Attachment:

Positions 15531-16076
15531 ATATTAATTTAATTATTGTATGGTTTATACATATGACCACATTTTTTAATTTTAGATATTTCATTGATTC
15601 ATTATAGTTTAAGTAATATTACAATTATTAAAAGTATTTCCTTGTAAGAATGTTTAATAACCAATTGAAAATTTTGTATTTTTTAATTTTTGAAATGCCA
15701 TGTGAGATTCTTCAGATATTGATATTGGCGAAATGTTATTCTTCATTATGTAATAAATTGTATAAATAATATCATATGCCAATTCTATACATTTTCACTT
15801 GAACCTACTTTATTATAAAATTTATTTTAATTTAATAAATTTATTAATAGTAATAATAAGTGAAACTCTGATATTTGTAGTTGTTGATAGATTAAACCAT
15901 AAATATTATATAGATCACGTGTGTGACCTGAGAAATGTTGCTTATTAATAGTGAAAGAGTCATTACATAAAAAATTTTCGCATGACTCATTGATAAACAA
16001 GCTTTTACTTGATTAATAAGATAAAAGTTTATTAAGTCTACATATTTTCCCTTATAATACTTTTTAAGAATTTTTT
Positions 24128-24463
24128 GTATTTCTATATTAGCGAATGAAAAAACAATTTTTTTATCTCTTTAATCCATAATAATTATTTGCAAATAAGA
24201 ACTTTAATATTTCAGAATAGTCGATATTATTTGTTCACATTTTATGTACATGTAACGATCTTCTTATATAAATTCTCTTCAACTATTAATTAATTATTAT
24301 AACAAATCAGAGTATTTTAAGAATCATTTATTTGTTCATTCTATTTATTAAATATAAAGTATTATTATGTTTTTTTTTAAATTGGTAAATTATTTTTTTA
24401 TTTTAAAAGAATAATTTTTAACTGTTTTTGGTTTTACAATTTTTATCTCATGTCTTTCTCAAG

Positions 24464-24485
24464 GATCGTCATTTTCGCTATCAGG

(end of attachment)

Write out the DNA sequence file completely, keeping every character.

Positions 15531-16076
15531 ATATTAATTTAATTATTGTATGGTTTATACATATGACCACATTTTTTAATTTTAGATATTTCATTGATTC
15601 ATTATAGTTTAAGTAATATTACAATTATTAAAAGTATTTCCTTGTAAGAATGTTTAATAACCAATTGAAAATTTTGTATTTTTTAATTTTTGAAATGCCA
15701 TGTGAGATTCTTCAGATATTGATATTGGCGAAATGTTATTCTTCATTATGTAATAAATTGTATAAATAATATCATATGCCAATTCTATACATTTTCACTT
15801 GAACCTACTTTATTATAAAATTTATTTTAATTTAATAAATTTATTAATAGTAATAATAAGTGAAACTCTGATATTTGTAGTTGTTGATAGATTAAACCAT
15901 AAATATTATATAGATCACGTGTGTGACCTGAGAAATGTTGCTTATTAATAGTGAAAGAGTCATTACATAAAAAATTTTCGCATGACTCATTGATAAACAA
16001 GCTTTTACTTGATTAATAAGATAAAAGTTTATTAAGTCTACATATTTTCCCTTATAATACTTTTTAAGAATTTTTT
Positions 24128-24463
24128 GTATTTCTATATTAGCGAATGAAAAAACAATTTTTTTATCTCTTTAATCCATAATAATTATTTGCAAATAAGA
24201 ACTTTAATATTTCAGAATAGTCGATATTATTTGTTCACATTTTATGTACATGTAACGATCTTCTTATATAAATTCTCTTCAACTATTAATTAATTATTAT
24301 AACAAATCAGAGTATTTTAAGAATCATTTATTTGTTCATTCTATTTATTAAATATAAAGTATTATTATGTTTTTTTTTAAATTGGTAAATTATTTTTTTA
24401 TTTTAAAAGAATAATTTTTAACTGTTTTTGGTTTTACAATTTTTATCTCATGTCTTTCTCAAG

Positions 24464-24485
24464 GATCGTCATTTTCGCTATCAGG